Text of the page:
Eid and Andy Clarno’s (2017) analyze Zionist apartheid as both a racialized and an economic regime; racial capitalism is central to understanding race and the question of Palestine relating to questions of land, labour and resources. Charisse Burden-Stelly (2020) theorizes US racial capitalism as “a racially hierarchical political economy constituting war and militarism, imperialist accumulation, expropriation by domination and labour superexloitation…and permanent war” (cited in Alana Lentin 2021), all key components of the Zionist colonization of Palestine.
While Clarno (2017) focuses his analysis of post-apartheid South Africa and post-Oslo Palestine/Israel on the neoliberalization of apartheid, racial capitalism was integral to Zionism since its inception, even though many founding Zionists saw themselves as socialists. The colonization of Palestine involved several aspects of racial capitalism including the judaization of Palestinian lands by the Zionist movement since the early twentieth century, and the segmentation of labor from the Zionist Conquest of (Hebrew) Labor policy (Shafir 1989) to the current reliance on cheap and dispensable Palestinian labor. We also posit Israel’s racialized justice system and prison industrial complex and white European Jewishness as property as further aspects of racial capitalism. As David Lloyd and Patrick Wolfe (2016, 116) write, “to the extent that Israel’s regime in Palestine recapitulates and extends earlier models of settler colonial dispossession and domination, its function as a program for contemporary state forms not only supplies new technologies and practices of regulation and segregation but also highlights the continuities between the logics of settler colonialism and those of the neoliberal state globally” (cited in Turner, forthcoming).
The racialization of land
According to Cedric Robinson (1983), racial capitalism is a suitable framework for highlighting central concerns of Indigenous peoples under settler colonialism, as the centrality of land fits with the emphasis in racial capitalism on dispossession, exploitation and extraction. Although the Zionist project was not primarily driven by economic considerations of profit and resource exploitation, Patrick Wolfe (2016) speaks of “purchase by another means” as the modus of Zionist colonization.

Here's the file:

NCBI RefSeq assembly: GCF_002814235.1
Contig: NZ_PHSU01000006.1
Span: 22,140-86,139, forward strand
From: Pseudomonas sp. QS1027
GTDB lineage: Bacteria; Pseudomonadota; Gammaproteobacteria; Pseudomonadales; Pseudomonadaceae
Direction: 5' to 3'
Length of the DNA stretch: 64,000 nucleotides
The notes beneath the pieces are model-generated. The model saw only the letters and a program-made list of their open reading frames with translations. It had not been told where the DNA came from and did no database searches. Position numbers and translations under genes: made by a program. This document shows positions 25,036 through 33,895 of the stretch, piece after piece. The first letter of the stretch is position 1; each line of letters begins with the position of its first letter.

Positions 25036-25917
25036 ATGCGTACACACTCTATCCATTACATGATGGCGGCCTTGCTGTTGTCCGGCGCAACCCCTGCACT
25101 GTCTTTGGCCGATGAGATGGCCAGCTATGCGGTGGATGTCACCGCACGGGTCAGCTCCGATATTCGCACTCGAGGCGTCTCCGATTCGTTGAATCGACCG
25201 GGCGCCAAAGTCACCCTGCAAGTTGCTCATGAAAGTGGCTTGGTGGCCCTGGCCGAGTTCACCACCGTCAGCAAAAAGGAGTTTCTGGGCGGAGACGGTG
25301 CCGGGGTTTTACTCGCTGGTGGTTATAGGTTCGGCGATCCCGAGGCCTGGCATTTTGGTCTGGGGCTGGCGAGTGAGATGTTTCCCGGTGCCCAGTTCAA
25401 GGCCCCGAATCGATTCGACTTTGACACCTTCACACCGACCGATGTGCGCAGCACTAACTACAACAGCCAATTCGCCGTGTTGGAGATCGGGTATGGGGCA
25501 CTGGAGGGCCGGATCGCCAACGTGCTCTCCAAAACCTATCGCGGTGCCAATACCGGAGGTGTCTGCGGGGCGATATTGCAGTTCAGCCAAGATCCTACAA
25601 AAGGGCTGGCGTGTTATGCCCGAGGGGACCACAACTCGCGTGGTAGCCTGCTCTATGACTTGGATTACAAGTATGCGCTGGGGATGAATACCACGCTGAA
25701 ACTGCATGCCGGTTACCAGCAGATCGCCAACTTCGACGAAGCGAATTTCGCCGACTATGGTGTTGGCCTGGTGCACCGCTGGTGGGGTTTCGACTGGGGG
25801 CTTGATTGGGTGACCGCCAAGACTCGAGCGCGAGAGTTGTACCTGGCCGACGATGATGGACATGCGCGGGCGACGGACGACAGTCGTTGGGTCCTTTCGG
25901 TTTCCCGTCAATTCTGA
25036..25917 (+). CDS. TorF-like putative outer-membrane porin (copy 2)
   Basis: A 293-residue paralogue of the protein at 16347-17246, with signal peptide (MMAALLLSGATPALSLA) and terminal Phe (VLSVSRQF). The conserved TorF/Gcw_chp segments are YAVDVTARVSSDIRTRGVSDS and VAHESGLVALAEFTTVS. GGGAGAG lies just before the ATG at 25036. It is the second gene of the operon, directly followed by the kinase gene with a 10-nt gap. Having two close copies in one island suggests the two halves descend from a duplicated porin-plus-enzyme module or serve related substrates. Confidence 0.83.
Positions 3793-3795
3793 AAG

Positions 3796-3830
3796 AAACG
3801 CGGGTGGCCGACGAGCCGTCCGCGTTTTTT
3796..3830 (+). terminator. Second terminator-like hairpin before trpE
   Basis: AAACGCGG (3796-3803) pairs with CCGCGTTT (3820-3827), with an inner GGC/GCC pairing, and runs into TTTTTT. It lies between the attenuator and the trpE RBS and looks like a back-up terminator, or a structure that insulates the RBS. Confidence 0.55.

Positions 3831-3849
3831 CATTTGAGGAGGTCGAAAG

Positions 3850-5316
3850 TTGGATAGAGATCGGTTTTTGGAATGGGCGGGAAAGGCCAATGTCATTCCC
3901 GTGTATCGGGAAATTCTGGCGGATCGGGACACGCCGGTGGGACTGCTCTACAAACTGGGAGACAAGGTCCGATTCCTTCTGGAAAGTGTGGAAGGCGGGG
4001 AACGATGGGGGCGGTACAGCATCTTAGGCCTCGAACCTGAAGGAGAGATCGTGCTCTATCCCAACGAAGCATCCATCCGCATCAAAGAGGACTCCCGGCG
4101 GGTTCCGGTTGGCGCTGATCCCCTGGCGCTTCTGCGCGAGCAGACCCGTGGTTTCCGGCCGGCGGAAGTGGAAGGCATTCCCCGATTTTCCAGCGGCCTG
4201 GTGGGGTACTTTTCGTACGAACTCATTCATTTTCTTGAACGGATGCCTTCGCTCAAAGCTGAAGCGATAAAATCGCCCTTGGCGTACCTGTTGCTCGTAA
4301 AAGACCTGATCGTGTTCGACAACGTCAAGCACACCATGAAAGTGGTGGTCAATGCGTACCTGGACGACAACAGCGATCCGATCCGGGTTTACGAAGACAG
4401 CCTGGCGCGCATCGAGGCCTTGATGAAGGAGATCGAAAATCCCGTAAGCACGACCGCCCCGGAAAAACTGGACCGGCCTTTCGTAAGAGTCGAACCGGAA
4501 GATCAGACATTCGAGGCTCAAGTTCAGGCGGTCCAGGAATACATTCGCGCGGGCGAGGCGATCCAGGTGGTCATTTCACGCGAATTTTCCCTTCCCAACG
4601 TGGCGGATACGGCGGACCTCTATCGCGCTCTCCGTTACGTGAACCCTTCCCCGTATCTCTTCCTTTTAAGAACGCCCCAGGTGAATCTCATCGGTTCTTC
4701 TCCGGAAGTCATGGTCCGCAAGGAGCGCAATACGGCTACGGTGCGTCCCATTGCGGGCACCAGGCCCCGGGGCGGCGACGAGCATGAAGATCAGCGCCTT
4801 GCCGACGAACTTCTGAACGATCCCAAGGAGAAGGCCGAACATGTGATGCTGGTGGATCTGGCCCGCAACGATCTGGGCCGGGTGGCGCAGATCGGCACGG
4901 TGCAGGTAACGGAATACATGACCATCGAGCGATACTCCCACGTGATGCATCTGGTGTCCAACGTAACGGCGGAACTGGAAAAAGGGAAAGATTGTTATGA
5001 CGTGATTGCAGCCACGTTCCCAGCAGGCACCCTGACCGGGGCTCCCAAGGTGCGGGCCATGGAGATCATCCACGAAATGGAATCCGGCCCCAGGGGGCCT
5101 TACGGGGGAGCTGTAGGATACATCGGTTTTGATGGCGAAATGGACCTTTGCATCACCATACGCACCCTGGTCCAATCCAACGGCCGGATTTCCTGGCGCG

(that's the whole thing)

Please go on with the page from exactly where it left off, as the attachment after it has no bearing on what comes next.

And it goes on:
According to Wolfe (2016, 22), Eurocolonial society arrived in Native country ex nihilo condensing power and expanding violence, and this pre-formedness, relatively resistant to local determinations, is colonalism’s preaccumulation, which is different from the European experience of primitive accumulation that figures in Eurocentric Marxist historiography. In arriving in Native country, capitalism already contained its own global preaccumulations, such as enslaving Africans in the Americas and purchasing, seizing and depopulating value-added Native land in Palestine. Insisting that “imperialism is not the latest stage of capitalism but its foundational warrant,” Zionism, Wolfe writes, consciously avoided confinement to a single metropolis in favour of a “collective mother country” (Rodinson 1973, 76), purchasing Native land in conformity with the law of the current imperial power. Brenna Bhandar (2018, 2) argues that property law, a crucial mechanism for the colonial accumulation of capital, and racial subjectivity developed in relation to one another, along racial regimes of ownership. Importantly, Wolfe (2016, 211) argues, Zionism’s diffuse metropolis and Jewish land purchases in Palestine were linked in that the former financed the latter.
In 1901 the World Zionist Organization (WZO) founded the Jewish National Fund so as to extend Jewish land ownership in Palestine (Wolfe 2016, 224). Zionist land purchasing strategies attached usufruct – the right to enjoy the use of another’s property – to title, so that vendors might sell a right that might not have been theirs to sell (Wolfe 2016, 231) Zionist purchasing methods’ dual aim was “to acquire the greatest amount of land with the smallest number of Palestinians and to concentrate the greatest number of Palestinians onto the smallest amount of land” (Erakat 2015, 85). By 2007 the JNF, a donation-based organization that green-washes its racialized land purchases by having planted millions of trees, built dams and reservoirs, developed many acres of land and established parks, owned 13 per cent of the total land in Israel (About JNF, n.d.), with 80 per cent owned by the state and managed by the Israel Land Authority, half of which controlled by the IDF and the security services (Shiefer and Oren 2008), facilitating ongoing house and village demolitions, and the expulsion of Palestinian citizens from their lands (see e.g., Boxerman 2022). Many JNF forests, where European conifers displaced native trees, were used to cover depopulated Palestinian villages, making the JNF a key technology of Zionist colonization and racialization (Cohen and Gordon 2018).
Key to controlling Palestinian lands is the 1950 Absentee Property Law that enabled the state of Israel via the Custodian of Absentees’ property to take charge of lands, houses, bank accounts and movable properties belonging to Palestinians expelled after 29 November 1947 (Adalah 2017). As most land in Israel is either state- or JNF-owned, a major effect of racial capitalism on Jewish property and Palestinian deprivation is the prohibition of purchasing or leasing land by Palestinian citizens and occupied subjects (Safian 1997).Continue reading “Notes on Racial Capitalism and Palestine: Land, Labour and Jewishness as Property”